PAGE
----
By Brandy Harrison
GUELPH — Starting this fall, farmers may want to brace themselves for more paperwork if their farm plan includes neonicotinoid-treated seeds in 2016.
As of July 1, the province began phasing in new regulations to reduce bee deaths related to corn and soybean seeds treated with neonic insecticides, which account for nearly all of the province’s corn acreage and about 60 per cent of soybean acres, according to the Ministry of the Environment and Climate Change. The target is to reduce treated seed acreage by 80 per cent in two years’ time and bee overwintering mortality to 15 per cent by 2020.
The new Class 12 pesticide category excludes popping and sweet corn, fungicide-treated seeds, and seed production under contract.
With new forms required for fall seed orders, OMAFRA held province-wide sessions over the last two months to bring farmers up to speed. Here is what farmers need to know and do ahead of 2016 and every year starting in 2017.
Pest management training: It’s not required for 2016 but farmers will need mandatory integrated-pest management (IPM) training to buy neonic-treated seed after Aug. 31, 2016. The short training includes how to protect pollinators from pesticide exposure, identifying pests, scouting methods, and pesticide alternatives. Certification is valid for five years and the Ridgetown campus of the University of Guelph will offer free training, both online and in person, from November until next September.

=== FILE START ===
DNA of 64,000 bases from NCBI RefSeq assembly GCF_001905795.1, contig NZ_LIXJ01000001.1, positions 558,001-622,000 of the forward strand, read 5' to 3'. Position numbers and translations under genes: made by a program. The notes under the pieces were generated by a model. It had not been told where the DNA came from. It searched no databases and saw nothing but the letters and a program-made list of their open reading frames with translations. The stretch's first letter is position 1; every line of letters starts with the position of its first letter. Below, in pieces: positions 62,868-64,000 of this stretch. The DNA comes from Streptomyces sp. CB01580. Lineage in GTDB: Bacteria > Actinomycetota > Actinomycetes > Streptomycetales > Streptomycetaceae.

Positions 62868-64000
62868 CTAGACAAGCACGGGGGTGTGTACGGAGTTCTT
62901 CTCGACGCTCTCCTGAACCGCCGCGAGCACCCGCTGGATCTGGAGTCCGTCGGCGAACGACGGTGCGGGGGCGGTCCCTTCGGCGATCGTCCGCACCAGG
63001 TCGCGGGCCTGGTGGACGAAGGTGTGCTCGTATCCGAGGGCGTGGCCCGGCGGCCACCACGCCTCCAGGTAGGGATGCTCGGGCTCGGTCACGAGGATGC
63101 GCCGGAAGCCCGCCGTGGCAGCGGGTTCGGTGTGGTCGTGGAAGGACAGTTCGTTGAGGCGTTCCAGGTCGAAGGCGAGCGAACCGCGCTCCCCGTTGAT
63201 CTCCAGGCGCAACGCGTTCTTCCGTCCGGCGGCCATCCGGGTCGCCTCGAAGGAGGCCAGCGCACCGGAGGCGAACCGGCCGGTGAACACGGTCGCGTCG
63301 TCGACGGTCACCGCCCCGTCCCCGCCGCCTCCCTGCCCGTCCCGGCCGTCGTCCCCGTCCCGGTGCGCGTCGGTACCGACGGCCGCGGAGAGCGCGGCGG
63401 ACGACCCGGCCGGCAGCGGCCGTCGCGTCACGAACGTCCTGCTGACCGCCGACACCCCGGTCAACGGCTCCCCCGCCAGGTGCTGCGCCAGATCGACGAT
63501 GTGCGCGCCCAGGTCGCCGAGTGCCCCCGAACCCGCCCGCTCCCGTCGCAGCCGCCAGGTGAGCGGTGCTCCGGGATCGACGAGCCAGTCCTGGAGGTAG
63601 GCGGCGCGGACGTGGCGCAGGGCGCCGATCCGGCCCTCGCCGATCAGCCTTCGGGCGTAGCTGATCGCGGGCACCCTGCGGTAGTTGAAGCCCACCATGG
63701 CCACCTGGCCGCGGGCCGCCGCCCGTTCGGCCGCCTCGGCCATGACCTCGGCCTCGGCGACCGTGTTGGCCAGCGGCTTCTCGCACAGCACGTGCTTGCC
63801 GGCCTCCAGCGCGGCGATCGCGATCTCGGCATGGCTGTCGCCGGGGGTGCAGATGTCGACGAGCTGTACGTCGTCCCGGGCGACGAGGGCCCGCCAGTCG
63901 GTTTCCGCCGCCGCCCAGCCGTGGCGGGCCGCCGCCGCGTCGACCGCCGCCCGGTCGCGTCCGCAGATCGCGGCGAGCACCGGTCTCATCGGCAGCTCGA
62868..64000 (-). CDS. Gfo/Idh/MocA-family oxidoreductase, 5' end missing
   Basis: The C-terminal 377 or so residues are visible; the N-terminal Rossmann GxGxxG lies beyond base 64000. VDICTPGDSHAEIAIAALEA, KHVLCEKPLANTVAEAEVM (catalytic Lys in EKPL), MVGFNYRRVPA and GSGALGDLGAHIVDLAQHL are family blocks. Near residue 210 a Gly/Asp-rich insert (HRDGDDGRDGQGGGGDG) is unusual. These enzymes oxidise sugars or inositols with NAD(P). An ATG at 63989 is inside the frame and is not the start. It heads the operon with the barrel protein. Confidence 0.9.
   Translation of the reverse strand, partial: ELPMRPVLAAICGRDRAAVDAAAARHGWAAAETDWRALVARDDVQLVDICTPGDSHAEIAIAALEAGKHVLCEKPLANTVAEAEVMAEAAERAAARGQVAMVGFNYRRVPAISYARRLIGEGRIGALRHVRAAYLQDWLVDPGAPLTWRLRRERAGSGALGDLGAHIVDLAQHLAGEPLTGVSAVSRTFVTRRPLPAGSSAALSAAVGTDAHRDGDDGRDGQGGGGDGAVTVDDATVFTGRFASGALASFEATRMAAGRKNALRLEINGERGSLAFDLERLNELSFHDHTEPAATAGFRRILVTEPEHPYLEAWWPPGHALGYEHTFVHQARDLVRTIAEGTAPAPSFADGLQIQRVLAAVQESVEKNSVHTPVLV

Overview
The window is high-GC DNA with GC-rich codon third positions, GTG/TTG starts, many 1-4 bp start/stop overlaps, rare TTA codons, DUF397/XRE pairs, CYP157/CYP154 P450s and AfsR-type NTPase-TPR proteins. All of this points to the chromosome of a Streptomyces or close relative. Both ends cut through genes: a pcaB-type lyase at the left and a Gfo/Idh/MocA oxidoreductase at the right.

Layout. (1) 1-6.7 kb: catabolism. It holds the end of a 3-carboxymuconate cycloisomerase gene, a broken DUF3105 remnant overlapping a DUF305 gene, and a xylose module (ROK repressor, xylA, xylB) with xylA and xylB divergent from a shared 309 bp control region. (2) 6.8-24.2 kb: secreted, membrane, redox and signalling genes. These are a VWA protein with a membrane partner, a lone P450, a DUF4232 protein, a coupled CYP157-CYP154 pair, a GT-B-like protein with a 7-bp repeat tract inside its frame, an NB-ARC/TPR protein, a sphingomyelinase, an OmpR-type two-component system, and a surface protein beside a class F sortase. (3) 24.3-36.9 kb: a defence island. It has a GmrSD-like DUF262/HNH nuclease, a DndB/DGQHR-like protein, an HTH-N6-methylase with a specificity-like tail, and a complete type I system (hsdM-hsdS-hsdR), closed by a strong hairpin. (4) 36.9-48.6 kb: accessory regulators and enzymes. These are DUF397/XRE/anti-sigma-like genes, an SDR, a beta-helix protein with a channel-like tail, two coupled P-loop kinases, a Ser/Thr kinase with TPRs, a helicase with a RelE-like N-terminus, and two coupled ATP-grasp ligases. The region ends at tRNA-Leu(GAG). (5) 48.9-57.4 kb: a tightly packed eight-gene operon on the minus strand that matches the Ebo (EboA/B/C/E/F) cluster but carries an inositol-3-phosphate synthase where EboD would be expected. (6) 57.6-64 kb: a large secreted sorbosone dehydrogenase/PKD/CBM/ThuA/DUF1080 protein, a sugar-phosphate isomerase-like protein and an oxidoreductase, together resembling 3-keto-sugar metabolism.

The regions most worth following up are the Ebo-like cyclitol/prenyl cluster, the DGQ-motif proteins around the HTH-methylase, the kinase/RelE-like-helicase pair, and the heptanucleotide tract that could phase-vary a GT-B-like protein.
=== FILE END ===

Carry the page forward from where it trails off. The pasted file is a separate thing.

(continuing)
Seed amount declaration: To purchase neonic-treated seed this fall, farmers must provide their seed vendors with a seed amount declaration for both corn and soybeans that confirms they will only plant treated seed on 50 per cent or less of their acreage. Declarations must identify treated and untreated corn and soybean acreage, including a legal description of each farm property and total acreage. If poor weather changes the 50/50 ratio, it won’t likely be considered a violation, said a Ministry of the Environment spokesperson at a September information session.
Pest assessment report: To exceed the 50 per cent limit, farmers need to provide a pest assessment report, on the honour system, to their vendor. For next season, farmers can complete their own soil inspection without any special training but after Aug. 31, 2016, they must have IPM certification. For a how-to lesson in scouting, see page 23.
Approved hybrids: Farmers can only buy varieties and hybrids that vendors have added to the Class 12 pesticides list, which is posted on the Ontario government’s website in August each year. The 2016 list includes nearly 1,800 hybrids. Farmers cannot premix treated and untreated seed.
Farmers will have to provide three documents to their seed vendors to order neonic-treated seeds.
IPM training certification: An IPM-trained person can supervise up to seven people planting and must be present at the application site with his ID card and documentation for using treated seed.
IPM declaration: Farmers must sign a written declaration stating that IPM principles were considered.
Pest assessment report: A soil or crop inspection is required every year starting Aug. 31, 2016 for farmers to purchase and plant neonic-treated seed. Reports are valid for seed purchased within 12 months.
Recordkeeping: Farmers must keep records on neonic use, such as hybrid name, date planted, location and sketch of farm property, and amount used, as well as related documentation, such as pest assessment reports, for two years.
For more information and forms, visit www.ontario.ca/neonics.